Following these tragedies a vet examined all the animals. Another 41 were found to be severely lame and had to be euthanized. We have been told that approximately half of that number had foot rot (a very painful condition) or other longer standing illnesses. This report raises the question of how they were judged to be fit to travel?

    The other half had broken limbs, dislocated joints or severe muscle damage. Our sources indicate the cause of these dreadful injuries could be found in the lorry. It appears that the hydraulic floors were not fit for purpose and left a gap between the walls and the floor. It is thought that the injured sheep got their limbs caught in the gap during transit.

    In all 45 sheep died.

    The suffering caused was completely preventable. Live animal export must be stopped. It must be replaced by a trade in meat. And the good news is that on 13th September Thanet Council temporarily suspended live exports from Ramsgate.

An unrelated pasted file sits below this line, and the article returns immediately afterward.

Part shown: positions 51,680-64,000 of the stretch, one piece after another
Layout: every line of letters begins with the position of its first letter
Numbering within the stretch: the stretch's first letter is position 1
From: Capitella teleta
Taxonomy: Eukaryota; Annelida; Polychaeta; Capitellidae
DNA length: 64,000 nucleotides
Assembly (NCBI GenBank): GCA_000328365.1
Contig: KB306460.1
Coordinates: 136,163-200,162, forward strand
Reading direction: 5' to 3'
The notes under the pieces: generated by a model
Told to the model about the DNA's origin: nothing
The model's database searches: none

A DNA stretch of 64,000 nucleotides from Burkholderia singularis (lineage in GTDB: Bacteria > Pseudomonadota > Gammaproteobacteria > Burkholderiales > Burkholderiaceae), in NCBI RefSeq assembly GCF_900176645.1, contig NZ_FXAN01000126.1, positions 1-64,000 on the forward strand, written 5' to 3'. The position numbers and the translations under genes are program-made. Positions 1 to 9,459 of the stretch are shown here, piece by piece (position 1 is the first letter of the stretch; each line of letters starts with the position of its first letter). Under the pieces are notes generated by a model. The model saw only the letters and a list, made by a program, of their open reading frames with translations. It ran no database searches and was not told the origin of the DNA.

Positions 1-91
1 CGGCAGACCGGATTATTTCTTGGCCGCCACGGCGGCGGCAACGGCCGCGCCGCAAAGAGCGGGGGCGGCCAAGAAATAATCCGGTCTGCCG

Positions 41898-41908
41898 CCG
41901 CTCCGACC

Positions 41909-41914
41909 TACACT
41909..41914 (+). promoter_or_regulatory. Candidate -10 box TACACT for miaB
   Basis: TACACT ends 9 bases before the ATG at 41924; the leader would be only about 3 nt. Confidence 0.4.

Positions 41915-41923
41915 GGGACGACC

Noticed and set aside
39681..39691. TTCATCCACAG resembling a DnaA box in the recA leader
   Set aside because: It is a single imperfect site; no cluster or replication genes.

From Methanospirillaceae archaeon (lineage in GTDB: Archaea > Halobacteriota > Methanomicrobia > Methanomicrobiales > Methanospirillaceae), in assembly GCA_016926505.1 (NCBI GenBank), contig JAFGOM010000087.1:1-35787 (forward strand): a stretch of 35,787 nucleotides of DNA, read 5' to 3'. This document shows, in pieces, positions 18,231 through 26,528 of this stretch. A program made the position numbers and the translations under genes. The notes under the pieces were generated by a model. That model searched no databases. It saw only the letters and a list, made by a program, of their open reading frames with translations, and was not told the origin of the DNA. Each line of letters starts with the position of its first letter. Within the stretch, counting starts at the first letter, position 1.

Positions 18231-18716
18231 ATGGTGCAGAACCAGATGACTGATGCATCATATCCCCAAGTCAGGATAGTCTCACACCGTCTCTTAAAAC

• I think the fact the article describes it as “extraordinary cruelty and utter incompetence” says a lot about the driver and/or company that were involved in this incident.

      Having seen the care and time the driver, Gordon, took to prepare this lorry and make sure that there weren’t too many animals in the different compartments (the lambs are split into compartments of around 25 animals), I have no worries at all about the transport of my animals.

      I don’t think I’ve ever heard of anyone I know losing an animal in transit – and that would cover thousands of animals.

      These lambs go to Thainstone in Aberdeenshire and where they go from then, I have no idea – that depends on who buys them. As of Thursday, they no longer belong to me and I have no input in their destination.

      I am 100% confident that they will be treated well though. It is not in anyone’s interest not to treat them as well as possible – both from an animal welfare point of view and financial – the buyers do not buy them and then lose them!

  2. Pingback: Lamb Sales « Air an Lot